Statistics Show That The Number Of Cellphone-Related Injuries Is Swiftly Increasing

Adrianna CalvoPexels

These days, nearly everyone seems to have a cellphone in hand. At times, these devices can certainly be distracting. New data shows that more and more cellphone-related injuries are occurring, and some of them are quite serious. In fact, within the past two decades, these types of injuries have drastically increased to the point of concern for public health, according to Today.

Sometimes, cellphone-related accidents can be minor. Perhaps someone simply tripped because they were texting instead of watching where they were going. Other times, they can be far more serious if they involve texting while driving or even putting oneself in a dangerous situation in order to snap the perfect selfie.

Dr. Boris Paskhover, a reconstructive surgeon, says he comes across a multitude of patients with facial lacerations, or even broken jaws because they were on their phones and distracted instead of being aware of their surroundings. He emphasized that it only takes one serious fall to endure grave injuries that might even impact the way a person lives the rest of their life. Thus, it is essential to pay attention and navigate safely.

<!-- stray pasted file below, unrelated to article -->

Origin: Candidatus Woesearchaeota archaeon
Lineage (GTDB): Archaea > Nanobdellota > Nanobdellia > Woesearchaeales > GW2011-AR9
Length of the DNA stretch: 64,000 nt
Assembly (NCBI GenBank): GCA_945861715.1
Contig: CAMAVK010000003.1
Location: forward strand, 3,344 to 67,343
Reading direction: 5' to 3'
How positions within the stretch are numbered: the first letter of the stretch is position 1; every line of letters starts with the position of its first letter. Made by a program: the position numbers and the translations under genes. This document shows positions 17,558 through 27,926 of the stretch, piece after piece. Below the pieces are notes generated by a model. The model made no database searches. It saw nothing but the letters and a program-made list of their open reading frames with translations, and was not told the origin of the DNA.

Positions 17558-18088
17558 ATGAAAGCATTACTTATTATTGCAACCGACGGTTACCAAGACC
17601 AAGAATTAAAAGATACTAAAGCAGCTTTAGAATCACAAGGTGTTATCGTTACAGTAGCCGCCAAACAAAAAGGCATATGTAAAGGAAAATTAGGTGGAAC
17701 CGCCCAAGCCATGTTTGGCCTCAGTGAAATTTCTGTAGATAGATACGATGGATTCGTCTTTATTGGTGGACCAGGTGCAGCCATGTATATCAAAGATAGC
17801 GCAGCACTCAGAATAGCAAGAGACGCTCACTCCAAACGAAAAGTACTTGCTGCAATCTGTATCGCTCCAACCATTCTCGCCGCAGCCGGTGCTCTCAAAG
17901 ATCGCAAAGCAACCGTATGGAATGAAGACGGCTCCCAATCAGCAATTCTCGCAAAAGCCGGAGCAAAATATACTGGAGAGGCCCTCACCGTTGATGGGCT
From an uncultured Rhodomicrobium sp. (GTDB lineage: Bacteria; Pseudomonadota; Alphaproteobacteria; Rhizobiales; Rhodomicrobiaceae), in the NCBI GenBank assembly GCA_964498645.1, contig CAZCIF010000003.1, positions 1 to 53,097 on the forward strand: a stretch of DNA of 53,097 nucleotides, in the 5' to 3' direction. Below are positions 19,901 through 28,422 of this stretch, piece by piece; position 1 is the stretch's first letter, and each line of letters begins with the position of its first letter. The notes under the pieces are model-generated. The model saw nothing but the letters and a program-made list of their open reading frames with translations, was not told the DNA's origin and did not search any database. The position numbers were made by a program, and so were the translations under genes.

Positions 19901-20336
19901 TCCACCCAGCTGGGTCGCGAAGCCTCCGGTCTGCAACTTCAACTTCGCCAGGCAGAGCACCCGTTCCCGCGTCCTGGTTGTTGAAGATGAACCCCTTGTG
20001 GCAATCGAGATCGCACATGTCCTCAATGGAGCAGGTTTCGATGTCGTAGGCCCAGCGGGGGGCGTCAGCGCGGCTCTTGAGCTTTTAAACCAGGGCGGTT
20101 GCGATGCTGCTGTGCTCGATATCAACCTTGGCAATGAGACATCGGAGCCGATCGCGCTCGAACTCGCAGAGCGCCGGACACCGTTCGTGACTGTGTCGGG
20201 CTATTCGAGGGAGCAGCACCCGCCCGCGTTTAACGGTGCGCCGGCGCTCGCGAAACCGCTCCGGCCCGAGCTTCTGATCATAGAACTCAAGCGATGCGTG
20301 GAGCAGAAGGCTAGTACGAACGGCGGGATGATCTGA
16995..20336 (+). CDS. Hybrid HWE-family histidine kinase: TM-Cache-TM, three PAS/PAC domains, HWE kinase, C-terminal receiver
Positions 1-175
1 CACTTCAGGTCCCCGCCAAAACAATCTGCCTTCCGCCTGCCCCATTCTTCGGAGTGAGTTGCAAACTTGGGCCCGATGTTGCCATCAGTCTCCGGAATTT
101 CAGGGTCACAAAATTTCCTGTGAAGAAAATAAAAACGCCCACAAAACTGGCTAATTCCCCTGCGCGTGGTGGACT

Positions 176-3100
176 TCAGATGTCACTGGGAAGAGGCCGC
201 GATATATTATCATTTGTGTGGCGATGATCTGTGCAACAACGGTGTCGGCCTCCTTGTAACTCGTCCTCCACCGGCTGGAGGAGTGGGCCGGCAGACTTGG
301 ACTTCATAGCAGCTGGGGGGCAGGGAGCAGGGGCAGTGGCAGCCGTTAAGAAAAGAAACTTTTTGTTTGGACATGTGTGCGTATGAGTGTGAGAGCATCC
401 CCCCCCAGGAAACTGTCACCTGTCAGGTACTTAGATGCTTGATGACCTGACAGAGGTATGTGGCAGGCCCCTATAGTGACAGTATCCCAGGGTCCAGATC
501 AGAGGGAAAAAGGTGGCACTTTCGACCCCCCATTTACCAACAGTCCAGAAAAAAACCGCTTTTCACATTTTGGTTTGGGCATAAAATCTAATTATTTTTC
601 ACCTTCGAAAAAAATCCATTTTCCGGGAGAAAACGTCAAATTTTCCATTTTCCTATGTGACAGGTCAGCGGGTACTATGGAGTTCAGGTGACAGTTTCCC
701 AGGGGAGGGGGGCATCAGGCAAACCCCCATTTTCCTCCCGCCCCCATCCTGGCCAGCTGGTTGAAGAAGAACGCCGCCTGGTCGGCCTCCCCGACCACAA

“I don’t think people are aware of how fragile we are as humans. We’re resilient, but we’re also fragile. You fall and you can get a pretty bad injury. You walk in the city and you see everyone just looking at their phones. Be aware that you can hurt yourself,” he said.

A new study found that on a national level, the estimated number of patients treated in the hospital for cellphone-related injuries from 1998 to 2017 is likely around 76,000. People between the ages of 13 to 29-years-old made up nearly 40 percent of the patients examined. As staggering as this number may be, it’s only increasing with a new generation that is growing up with phones playing a major role in day-to-day life.

Dr. Paskhover wants people to know that the human body is not as tough as they may think, and a fall caused from a simple distraction could be tragic.

“We have a skull that protects our brain, but it doesn’t mean it’s impervious. Your brain is soft. I see patients who die just from falling. A fall from upright — you fall, you hit your head the wrong way, you get a traumatic brain injury.”

Government officials are working hard to decrease distracted walking, as The Inquisitr previously reported. For example, in 2017, Honolulu, Hawaii passed a bill that can lead to a pedestrian getting fined if they are looking at their phone while crossing the street.